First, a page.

Award Winning Blog

Friday, October 26, 2007

My Thoughts on Wireless Carterfone and Network Neutrality

I recently completed a piece that examines the law and policy of applying Carterfone and broader net neutrality obligations to cellphone service.

Here's the abstract:

Wireless operators in most nations qualify for streamlined regulation when providing telecommunications services and even less government oversight when providing information services, entertainment and electronic publishing. In the United States, Congressional legislation, real or perceived competition and regulator discomfort with ventures that provide both regulated and largely unregulated services contribute to the view that the Federal Communications Commission ("FCC") has no significant regulatory mandate to safeguard the public interest. Such a hands off approach made sense when cellular radiotelephone carriers primarily offered voice and text messaging services in a marketplace with six or more facilities-based competitors in most metropolitan areas. However the wireless industry has become significantly more concentrated even as wireless networking increasingly serves as a key medium for accessing a broad array of information, communications and entertainment ("ICE") services. As wireless ventures plan and install next generation networks ("NGNs"), these carriers expect to offer a diverse array of ICE services, including Internet access, free from common carrier regulatory responsibilities that nominally still apply to telecommunications services. Wireless carrier managers reject the need for governments to ensure consumers safeguards such as nondiscriminatory access and separating the sale of radiotelephone handsets from carrier services. Indeed the carriers claim that any network neutrality responsibilities would create disincentives for NGN investment and have no place in a competitive marketplace.

This article will examine the costs and benefits of government-imposed wireless network neutrality rules with an eye toward examining the lawfulness and need for such safeguards. The paper will consider the difference between wireless network neutrality and an earlier debate about neutral Internet access via wired networks. For example, wireless network neutrality includes consideration of separating Internet access equipment from Internet services, an unbundling principle established for wired networks decades ago. Because wireless carriers package subsidized handset sales often with a blend of ICE services and consumers welcome the opportunity to use and replace increasingly sophisticated handsets, regulators have refrained from ordering handset unbundling. But for other services, such as cable television, the FCC has pursued public safeguards that attempt to allow consumers the opportunity to access only desired content using least cost equipment options.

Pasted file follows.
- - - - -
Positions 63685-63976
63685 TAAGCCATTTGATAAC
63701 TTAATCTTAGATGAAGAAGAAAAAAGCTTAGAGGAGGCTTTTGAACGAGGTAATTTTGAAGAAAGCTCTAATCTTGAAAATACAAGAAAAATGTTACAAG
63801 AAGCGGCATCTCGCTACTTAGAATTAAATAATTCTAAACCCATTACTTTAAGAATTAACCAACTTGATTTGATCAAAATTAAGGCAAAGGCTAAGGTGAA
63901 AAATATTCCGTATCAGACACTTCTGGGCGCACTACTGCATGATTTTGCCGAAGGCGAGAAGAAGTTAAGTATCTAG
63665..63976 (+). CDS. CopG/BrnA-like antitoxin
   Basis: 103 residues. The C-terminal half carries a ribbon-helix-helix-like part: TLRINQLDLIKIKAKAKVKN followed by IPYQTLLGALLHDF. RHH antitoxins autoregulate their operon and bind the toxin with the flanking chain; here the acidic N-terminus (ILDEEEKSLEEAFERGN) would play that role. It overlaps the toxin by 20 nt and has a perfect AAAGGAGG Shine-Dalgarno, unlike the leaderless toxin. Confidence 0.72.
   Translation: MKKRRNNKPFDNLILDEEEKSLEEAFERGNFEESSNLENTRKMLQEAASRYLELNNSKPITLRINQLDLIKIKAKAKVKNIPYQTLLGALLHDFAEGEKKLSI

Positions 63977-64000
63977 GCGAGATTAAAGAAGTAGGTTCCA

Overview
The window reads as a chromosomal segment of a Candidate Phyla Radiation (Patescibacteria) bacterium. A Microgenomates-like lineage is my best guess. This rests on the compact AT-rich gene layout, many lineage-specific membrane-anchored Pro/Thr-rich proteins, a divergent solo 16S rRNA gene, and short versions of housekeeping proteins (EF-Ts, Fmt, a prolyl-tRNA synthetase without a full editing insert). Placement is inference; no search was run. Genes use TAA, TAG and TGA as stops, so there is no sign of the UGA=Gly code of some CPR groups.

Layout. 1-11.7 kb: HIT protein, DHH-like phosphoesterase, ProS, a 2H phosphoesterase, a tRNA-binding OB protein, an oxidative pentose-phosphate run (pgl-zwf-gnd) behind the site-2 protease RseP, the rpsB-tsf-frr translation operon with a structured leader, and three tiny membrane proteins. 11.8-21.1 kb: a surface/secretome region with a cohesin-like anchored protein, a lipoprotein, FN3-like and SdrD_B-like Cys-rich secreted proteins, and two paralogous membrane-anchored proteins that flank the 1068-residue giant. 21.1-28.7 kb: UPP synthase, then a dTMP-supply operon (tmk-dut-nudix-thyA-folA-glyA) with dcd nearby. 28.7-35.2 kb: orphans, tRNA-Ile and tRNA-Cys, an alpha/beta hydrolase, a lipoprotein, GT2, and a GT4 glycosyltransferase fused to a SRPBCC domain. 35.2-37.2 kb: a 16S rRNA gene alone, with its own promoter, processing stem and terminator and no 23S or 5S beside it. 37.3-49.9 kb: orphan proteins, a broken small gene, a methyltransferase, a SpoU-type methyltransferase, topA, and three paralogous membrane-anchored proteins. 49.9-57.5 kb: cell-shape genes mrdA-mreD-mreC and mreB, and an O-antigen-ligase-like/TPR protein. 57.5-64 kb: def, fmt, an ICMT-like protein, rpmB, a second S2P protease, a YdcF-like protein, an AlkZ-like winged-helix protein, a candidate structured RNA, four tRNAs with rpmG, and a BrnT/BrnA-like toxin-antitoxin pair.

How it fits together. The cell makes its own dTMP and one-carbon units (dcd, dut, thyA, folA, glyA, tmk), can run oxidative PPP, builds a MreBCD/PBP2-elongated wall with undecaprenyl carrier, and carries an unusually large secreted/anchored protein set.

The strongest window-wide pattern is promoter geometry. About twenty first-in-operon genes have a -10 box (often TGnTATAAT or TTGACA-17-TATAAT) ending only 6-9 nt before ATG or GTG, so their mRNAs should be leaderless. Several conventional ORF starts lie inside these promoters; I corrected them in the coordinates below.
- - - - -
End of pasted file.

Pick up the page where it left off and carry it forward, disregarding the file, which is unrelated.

The article also examines why wireless carriers could avoid becoming involved in a network neutrality debate for several years, despite the fact that their common carrier status, vis a vis voice services, provides a statutorily supported basis for imposing nondiscrimination responsibilities. The article concludes that the rising importance of wireless networking for most ICE services and growing consumer disenchantment with carrier-imposed restrictions on handset versatility and wireless network access will trigger closer regulatory scrutiny of the public interest benefits accruing from wireless network neutrality.

A draft of the paper is available at: http://papers.ssrn.com/sol3/cf_dev/AbsByAuth.cfm?per_id=102928 and http://www.personal.psu.edu/faculty/r/m/rmf5/

1 comment:

number said...

To the owner of this blog, how far youve come?